Couldn’t have said it better myself — a portion of what Liz Heron, social media editor for the New York Times, told Poynter’s Steve Myers about whether reporters should use Twitter to break news before it appears on the Times’ own website:
“Encouraging individual journalists to use social media for reporting is a key part of our journalistic strategy and an important part of our future success as a news organization. … If our staff uses social media well, it only serves to enhance our journalism as a whole.”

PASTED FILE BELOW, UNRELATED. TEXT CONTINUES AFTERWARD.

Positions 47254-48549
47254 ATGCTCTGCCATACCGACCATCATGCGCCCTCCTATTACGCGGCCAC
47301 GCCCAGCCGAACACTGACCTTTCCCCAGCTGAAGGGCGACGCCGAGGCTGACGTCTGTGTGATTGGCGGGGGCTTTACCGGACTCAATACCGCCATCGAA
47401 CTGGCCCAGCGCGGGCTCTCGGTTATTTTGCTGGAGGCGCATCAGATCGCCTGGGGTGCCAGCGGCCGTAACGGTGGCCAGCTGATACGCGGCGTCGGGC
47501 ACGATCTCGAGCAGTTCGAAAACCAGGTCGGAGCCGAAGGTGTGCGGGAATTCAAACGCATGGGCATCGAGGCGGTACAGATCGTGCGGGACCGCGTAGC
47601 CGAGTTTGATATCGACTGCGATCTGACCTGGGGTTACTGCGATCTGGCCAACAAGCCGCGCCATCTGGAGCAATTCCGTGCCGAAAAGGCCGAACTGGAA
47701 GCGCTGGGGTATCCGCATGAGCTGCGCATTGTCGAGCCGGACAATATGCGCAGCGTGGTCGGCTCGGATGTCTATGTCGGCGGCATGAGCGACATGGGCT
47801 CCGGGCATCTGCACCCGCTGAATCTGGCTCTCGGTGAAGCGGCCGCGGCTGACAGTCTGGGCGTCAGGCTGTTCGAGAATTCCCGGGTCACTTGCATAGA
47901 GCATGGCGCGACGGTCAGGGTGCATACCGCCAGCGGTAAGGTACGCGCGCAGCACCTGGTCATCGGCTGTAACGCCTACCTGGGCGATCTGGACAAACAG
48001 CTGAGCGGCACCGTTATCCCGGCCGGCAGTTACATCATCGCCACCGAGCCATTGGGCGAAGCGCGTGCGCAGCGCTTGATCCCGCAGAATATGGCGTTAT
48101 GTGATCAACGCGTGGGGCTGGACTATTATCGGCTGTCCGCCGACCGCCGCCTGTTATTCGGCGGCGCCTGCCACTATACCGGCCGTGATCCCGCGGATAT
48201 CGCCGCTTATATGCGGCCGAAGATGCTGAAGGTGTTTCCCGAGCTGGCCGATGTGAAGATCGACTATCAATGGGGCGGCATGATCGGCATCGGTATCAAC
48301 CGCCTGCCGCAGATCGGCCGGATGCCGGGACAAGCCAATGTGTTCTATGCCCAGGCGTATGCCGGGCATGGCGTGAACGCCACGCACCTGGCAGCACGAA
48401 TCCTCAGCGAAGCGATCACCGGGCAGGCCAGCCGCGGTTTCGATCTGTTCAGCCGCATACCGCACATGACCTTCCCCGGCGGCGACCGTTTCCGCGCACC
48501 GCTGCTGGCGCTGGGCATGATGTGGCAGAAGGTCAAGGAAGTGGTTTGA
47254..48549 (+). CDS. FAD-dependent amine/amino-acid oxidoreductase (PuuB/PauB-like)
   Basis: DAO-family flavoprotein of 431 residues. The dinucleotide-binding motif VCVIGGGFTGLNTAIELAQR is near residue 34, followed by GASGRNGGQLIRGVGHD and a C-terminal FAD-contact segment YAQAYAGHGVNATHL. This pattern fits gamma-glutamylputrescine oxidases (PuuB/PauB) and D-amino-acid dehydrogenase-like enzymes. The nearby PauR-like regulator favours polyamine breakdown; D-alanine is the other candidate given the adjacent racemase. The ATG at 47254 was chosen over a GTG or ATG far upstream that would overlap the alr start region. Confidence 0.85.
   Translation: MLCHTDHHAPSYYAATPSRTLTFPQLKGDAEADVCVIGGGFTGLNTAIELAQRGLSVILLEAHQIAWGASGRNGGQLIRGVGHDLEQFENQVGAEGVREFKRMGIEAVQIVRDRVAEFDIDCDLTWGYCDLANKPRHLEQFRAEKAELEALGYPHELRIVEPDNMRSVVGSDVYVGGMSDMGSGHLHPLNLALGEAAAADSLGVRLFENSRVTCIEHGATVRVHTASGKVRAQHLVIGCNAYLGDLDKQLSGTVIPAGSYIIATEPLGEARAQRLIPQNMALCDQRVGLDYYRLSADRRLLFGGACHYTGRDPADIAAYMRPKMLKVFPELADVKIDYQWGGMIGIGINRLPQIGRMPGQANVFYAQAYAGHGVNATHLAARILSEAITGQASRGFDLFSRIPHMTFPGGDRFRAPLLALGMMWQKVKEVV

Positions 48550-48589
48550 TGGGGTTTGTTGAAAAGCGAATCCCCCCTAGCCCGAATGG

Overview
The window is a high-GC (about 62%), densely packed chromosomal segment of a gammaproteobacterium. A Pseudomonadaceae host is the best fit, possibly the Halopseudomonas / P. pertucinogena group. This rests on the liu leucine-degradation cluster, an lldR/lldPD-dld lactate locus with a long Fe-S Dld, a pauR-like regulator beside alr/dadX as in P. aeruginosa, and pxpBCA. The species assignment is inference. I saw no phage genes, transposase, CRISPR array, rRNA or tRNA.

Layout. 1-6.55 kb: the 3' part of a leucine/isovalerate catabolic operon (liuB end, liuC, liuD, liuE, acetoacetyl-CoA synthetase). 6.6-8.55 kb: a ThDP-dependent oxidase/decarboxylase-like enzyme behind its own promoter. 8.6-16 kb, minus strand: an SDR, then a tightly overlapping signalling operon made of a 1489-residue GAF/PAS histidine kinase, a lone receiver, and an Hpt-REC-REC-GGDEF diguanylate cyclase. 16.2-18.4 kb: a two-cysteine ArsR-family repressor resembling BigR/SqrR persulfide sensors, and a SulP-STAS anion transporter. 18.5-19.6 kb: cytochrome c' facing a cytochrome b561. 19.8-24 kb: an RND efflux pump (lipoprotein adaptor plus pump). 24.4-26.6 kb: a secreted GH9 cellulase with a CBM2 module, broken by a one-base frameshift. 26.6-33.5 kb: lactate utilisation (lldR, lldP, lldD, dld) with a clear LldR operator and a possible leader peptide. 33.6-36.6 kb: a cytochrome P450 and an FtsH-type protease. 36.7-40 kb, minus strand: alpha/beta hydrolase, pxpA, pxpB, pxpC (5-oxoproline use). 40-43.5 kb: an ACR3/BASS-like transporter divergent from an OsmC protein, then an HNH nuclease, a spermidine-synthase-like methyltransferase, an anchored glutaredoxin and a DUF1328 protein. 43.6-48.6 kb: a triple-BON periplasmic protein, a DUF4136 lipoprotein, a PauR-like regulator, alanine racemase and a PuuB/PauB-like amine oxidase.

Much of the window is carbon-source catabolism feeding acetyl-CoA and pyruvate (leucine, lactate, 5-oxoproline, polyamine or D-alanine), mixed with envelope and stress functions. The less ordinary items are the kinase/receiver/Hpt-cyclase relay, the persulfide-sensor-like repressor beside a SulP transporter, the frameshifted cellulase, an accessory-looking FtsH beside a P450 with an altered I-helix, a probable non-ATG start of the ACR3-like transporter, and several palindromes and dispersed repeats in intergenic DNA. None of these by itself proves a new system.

The question to my mind is what constitutes using social media well, and I would say it’s making your newsroom known as the go-to place for news that’s relevant to your community (whether that community is oriented to a place or a topic) and helping drive traffic to where your full stories appear, whether that’s in print, online or on the air. Certainly breaking news via Twitter can build the reputation of delivering news fast; whether it also drives traffic depends on how you follow up after those initial tweets — send a link, refer to details that will appear in the paper or on the air.
Having said that, know what your boss wants and expects. I don’t sign your paycheck.